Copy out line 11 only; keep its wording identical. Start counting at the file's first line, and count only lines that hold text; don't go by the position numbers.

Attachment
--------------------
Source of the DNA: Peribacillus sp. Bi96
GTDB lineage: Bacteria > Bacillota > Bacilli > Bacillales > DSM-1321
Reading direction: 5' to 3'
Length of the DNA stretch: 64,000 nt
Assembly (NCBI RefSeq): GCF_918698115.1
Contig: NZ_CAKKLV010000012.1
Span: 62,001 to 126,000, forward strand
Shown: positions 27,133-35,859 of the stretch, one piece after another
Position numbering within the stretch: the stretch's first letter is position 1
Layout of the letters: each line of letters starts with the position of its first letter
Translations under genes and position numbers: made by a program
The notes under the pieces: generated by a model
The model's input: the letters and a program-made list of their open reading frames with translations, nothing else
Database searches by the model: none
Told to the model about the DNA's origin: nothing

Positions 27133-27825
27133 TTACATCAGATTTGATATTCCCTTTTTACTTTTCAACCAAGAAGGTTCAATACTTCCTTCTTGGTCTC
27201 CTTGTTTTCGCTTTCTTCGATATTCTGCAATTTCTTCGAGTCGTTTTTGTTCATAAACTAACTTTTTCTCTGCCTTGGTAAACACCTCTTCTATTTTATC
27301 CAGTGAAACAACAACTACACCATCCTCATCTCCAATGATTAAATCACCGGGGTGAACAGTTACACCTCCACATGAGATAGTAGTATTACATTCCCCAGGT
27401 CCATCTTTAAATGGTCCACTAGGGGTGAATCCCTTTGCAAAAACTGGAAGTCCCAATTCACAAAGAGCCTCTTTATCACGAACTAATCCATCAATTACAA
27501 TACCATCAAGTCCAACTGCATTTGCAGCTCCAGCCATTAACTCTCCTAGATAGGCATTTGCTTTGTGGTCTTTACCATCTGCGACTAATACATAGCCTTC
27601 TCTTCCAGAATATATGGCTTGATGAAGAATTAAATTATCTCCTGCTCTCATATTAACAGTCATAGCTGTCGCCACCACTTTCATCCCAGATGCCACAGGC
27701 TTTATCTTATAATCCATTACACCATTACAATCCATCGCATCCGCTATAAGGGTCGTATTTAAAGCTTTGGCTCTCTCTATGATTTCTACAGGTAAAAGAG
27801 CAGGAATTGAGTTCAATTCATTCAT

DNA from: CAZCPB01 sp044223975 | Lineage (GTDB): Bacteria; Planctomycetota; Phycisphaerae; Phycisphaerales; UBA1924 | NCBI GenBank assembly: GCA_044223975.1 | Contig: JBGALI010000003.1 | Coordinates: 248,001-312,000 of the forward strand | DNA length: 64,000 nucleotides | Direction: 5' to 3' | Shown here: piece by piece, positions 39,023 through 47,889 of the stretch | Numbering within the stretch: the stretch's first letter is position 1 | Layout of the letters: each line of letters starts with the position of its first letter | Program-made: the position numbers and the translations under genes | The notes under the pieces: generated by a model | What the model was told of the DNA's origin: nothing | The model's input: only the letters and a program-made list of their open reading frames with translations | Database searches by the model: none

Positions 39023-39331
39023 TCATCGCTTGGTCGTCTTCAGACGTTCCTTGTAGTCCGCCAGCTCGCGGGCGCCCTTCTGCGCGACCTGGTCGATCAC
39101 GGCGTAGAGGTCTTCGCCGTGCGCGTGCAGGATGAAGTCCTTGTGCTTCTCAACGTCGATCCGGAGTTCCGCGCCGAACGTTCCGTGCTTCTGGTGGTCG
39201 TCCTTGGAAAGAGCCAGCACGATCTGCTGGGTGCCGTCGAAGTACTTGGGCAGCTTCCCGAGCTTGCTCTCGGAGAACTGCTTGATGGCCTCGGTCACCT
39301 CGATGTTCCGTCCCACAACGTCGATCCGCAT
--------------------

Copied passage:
Translations under genes and position numbers: made by a program